"For the real environment is altogether too big, too complex, and too fleeting for direct acquaintance. We are not equipped to deal with so much subtlety, so much variety, so many permutations and combinations. And although we have to act in that environment, we have to reconstruct it on a simpler model before we can manage with it."
"Since position and contact play so big a part in determining what can be seen, heard, read, and experienced, as well as what it is permissible to see, hear, read, and know, it is no wonder that moral judgment is so much more common than constructive thought. Yet in truly effective thinking the prime necessity is to liquidate judgments, regain an innocent eye, disentangle feelings, be curious and open-hearted."
"Theoretically, if each fact and each relation had a name that was unique, and if everyone had agreed on the names, it would be possible to communicate without misunderstanding. In the exact sciences there is an approach to this ideal, and that is part of the reason why of all forms of world-wide cooperation, scientific inquiry is the most effective."
"Millions of those who are watching him can read hardly at all. Millions more can read the words but cannot understand them. Of those who can both read and understand, a good three quarters we may assume have some part of half an hour a day to spare for the subject. To them the words so acquired are the cue for a whole train of ideas on which ultimately a vote of untold consequences may be based."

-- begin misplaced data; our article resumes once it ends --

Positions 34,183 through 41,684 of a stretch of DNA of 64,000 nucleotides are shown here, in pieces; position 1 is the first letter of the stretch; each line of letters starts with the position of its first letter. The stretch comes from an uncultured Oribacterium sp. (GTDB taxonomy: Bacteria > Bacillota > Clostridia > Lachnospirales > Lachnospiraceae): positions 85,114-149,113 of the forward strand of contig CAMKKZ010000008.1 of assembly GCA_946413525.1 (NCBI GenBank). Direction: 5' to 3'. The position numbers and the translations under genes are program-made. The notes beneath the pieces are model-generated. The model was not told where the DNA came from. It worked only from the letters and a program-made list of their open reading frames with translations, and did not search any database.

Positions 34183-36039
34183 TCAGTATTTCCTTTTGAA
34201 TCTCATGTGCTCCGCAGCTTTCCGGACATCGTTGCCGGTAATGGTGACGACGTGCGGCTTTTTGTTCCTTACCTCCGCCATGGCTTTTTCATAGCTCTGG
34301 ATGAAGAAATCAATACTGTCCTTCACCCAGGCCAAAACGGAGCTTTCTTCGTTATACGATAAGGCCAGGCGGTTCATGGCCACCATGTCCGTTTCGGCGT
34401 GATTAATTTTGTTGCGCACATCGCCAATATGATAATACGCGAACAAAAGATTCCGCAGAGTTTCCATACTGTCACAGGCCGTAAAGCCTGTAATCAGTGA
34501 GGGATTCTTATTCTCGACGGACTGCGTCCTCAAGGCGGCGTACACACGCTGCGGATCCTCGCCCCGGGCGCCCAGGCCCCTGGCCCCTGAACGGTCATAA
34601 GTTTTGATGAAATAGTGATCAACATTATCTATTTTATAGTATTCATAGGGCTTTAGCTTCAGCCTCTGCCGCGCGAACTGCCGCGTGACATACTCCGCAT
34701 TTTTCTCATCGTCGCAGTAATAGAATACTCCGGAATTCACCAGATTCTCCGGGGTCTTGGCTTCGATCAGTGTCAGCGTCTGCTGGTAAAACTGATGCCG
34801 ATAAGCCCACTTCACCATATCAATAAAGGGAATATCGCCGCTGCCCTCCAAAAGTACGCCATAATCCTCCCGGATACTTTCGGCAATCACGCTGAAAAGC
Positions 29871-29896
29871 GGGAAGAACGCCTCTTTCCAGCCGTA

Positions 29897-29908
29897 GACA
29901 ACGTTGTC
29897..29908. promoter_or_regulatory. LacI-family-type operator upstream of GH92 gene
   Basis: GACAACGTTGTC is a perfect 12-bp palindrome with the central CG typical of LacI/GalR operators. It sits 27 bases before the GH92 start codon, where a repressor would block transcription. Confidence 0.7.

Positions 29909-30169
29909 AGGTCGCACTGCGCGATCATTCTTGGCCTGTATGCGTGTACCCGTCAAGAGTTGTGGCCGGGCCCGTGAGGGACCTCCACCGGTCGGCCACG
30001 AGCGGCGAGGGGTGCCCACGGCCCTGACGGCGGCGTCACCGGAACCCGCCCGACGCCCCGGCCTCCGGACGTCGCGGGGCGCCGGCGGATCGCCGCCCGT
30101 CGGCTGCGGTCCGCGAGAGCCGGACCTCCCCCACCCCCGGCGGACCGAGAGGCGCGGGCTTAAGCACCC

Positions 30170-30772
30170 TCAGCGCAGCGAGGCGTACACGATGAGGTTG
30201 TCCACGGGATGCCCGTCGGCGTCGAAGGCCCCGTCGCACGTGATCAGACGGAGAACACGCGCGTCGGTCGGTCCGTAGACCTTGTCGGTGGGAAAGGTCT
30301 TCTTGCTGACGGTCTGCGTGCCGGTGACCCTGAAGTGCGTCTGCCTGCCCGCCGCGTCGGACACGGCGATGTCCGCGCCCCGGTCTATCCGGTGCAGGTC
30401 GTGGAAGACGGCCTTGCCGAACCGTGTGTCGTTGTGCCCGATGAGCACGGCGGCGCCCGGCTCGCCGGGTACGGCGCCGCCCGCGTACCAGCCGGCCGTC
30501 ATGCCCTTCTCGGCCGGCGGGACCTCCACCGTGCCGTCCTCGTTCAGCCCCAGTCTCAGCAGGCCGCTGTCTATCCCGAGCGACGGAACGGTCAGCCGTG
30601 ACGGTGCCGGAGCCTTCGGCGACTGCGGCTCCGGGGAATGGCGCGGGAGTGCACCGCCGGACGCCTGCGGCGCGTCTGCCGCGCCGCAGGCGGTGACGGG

"The mass of absolutely illiterate, of feeble-minded, grossly neurotic, undernourished and frustrated individuals, is very considerable, much more considerable there is reason to think than we generally suppose. Thus a wide popular appeal is circulated among persons who are mentally children or barbarians, people whose lives are a morass of entanglements, people whose vitality is exhausted, shut-in people, and people whose experience has comprehended no factor in the problem under discussion. The stream of public opinion is stopped by them in little eddies of misunderstanding, where it is discolored with prejudice and far fetched analogy."
"Under modern industrialism thought goes on in a bath of noise. If its discriminations are often flat and foolish, here at least is some small part of the reason."
"The intolerable burden of thought" is a burden when the conditions make it burdensome. It is no burden when the conditions are favorable. It is as exhilarating to think as it is to dance, and just as natural.
From the book - "Public Opinion" written by Walter Lippmann in 1921.